If you are new round these parts there is quite a substantial back-catalogue of podcasts for you to discover. If you aren’t yet a subscriber you can do so, (or simply listen) at iTunes, on Podbean, with Spotify, or by RSS (but you’ll need to have an RSS reader to do so). 

You can also download the podcast by clicking on the relevant link to the right of this post, or, if you want it right here, right now, you can listen on SoundCloud

..or on YouTube:

The next podcast will be with you very soon, but in the meantime you can also check out our series of Scottish Opera Podcasts.

The Scottish Opera Interviews #5: Head of Props, Marian Colquhoun

For the fifth in our series of podcasts with members of Scottish Opera we spoke to Marian Colquhoun, the Head of Props. If you have ever been to a Scottish Opera performance, no matter the scale of the production, you’ll know what an integral, important, and creative part the props department have to play.

Marian discusses her approach to the role, the collaboration with other departments, the joy in creating memorable moments, the demands of different productions, the practicalities and problem solving involved, and the culture of prop making in Scotland and beyond. It’s a fascinating insight into an area of the arts that is rarely discussed but which is crucial to opera, theatre, film, and beyond.

These podcasts attempt to give greater understanding into the workings of Scottish Opera and the different roles of those involved, lending a rare and engaging appreciation of Scotland’s largest national arts company.

If you are new round these parts there is quite a substantial back-catalogue of Scots Whay Hae! podcasts for you to discover. If you aren’t yet a subscriber you can do so, (or simply listen) at iTunes, on Podbean, or by RSS (but you’ll need to have an RSS reader to do so). 

You can also download the podcast by clicking on the relevant link to the right of this post, or, if you want it right here, right now, you can listen on SoundCloud

..or on YouTube:

The next Scottish Opera Interview will be out in late October.

In the meantime you can find all The Scottish Opera Podcasts in one handy place.

The Scottish Opera Interviews #3: Programme Editor, David Kettle

For the third of our series of podcasts with members of Scottish Opera we spoke to the Programme Editor, David Kettle about his role and what it entails. He explains how he came to the job, the approach to writing a programme, the balance required between information and other articles and content, the collaboration required with the rest of the company, and much more.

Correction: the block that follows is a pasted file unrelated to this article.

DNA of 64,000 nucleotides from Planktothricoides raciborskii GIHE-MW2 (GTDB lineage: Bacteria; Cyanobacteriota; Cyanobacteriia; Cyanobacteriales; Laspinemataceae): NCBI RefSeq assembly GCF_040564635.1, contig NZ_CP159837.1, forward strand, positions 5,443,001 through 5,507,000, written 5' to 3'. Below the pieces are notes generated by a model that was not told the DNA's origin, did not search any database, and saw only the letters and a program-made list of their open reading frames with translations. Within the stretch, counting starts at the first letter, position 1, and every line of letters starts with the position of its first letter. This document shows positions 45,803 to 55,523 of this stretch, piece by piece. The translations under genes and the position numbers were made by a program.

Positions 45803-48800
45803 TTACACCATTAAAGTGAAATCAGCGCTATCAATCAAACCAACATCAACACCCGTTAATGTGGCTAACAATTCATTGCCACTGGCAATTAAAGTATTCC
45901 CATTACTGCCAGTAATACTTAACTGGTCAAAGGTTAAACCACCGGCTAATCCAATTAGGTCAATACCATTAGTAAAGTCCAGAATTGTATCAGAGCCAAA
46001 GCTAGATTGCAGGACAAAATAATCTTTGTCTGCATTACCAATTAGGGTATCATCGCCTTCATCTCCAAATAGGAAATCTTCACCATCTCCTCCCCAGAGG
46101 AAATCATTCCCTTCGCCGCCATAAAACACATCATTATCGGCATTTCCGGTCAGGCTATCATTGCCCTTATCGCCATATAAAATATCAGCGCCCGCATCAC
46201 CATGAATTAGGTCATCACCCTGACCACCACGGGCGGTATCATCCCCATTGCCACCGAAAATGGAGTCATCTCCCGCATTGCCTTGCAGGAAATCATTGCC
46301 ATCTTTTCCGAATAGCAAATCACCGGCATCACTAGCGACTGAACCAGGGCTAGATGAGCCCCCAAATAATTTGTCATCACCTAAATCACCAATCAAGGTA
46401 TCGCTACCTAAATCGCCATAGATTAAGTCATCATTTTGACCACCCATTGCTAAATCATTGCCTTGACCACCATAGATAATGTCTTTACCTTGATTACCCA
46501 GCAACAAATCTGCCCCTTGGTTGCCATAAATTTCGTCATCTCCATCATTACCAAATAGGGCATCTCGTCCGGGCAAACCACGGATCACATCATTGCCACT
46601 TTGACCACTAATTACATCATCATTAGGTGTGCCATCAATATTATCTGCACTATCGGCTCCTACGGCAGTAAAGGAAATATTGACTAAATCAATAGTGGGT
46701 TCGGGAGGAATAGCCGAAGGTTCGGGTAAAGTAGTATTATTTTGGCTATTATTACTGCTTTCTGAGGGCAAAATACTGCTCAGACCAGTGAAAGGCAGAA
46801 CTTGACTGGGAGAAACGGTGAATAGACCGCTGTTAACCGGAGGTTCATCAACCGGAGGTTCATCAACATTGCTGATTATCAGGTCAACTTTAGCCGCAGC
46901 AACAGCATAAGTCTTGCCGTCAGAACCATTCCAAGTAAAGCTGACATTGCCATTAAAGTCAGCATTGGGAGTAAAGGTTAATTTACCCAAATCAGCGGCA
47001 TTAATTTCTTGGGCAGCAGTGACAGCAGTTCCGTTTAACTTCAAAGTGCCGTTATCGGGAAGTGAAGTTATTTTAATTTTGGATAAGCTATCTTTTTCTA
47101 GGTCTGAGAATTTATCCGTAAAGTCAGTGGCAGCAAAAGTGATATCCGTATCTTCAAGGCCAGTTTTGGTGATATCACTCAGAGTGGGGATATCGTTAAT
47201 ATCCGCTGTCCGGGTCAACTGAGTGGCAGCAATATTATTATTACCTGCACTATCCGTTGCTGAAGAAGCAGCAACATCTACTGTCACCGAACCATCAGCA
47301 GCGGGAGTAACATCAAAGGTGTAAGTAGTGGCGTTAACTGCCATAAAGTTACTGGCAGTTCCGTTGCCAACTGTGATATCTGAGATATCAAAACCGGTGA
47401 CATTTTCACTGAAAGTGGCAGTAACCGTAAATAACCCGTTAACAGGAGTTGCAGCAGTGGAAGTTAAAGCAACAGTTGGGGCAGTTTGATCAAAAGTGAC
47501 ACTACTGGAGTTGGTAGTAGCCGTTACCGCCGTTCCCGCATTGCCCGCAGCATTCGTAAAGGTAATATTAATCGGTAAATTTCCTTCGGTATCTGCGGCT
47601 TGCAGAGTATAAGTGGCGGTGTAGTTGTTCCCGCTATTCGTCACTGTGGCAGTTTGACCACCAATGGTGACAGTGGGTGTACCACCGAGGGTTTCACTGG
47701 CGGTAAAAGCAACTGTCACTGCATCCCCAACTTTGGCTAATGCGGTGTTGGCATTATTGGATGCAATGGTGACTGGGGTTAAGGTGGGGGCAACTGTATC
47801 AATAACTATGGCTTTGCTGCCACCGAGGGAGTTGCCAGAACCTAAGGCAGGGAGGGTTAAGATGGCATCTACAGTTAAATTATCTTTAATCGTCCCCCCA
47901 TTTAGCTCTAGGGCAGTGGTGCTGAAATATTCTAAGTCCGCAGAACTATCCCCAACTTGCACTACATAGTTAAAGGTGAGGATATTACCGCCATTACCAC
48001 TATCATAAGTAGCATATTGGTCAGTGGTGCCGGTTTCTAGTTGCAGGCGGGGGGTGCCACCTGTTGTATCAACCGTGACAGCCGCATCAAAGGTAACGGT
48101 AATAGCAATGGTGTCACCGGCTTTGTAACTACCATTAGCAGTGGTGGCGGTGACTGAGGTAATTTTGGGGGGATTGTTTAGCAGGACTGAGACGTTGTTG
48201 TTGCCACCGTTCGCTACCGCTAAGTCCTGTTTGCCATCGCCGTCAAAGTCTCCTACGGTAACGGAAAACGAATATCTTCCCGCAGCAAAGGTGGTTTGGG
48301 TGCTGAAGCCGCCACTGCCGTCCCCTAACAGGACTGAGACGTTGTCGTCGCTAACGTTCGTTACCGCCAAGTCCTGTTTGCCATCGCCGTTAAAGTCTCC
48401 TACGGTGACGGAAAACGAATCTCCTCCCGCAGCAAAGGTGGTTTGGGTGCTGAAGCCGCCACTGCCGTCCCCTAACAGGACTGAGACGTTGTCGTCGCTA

If you have ever wondered, or even if you haven’t, how Scottish Opera’s beautiful programmes are put together then your questions are answered here. Below are just three examples that David has been involved with.

These podcasts attempt to give greater understanding into the workings of Scottish Opera and the different roles of those involved, lending a rare and engaging appreciation of Scotland’s largest national arts company.

If you are new round these parts there is quite a substantial back-catalogue of podcasts for you to discover. If you aren’t yet a subscriber you can do so, (or simply listen) at iTunes, on Podbean, or by RSS (but you’ll need to have an RSS reader to do so). 

You can also download the podcast by clicking on the relevant link to the right of this post, or, if you want it right here, right now, you can listen on SoundCloud

..or on YouTube:

The next Scottish Opera Interview will be out in late August.

You can find all The Scottish Opera Podcasts in one handy place.

Melody Makers: The SWH! Podcast Talks To Half Formed Things…

Cover for ‘To Live In The Flicker’, credit – Louise McLachlan

For the latest podcast Ali went to Edinburgh to talk to Edwin McLachlan and Morgan Hosking, two members of Half Formed Things (unapologetically one of SWH!’s favourite bands). They talk about their astonishing album To Live In The Flicker, the origins of the band, what it’s like to work with close friends and family, the importance or otherwise of place, their shared philosophy, themes, influences, and a whole lot more.

Half Formed Things – (l-r, Morgan, Matthew, Nici, Edwin), credit – Louise McLachlan

You’ll also get two tracks from the album which will give you a clear idea as to just how good it is. And if the other two members of the band, Nici Hosking and Matthew Bakewell, disagree with any of what was said we are more than willing to record a follow up to give their side of the story! If you are interested in making music, or in how music is made, then this is a must listen, and one of the most in-depth and interesting podcasts to date.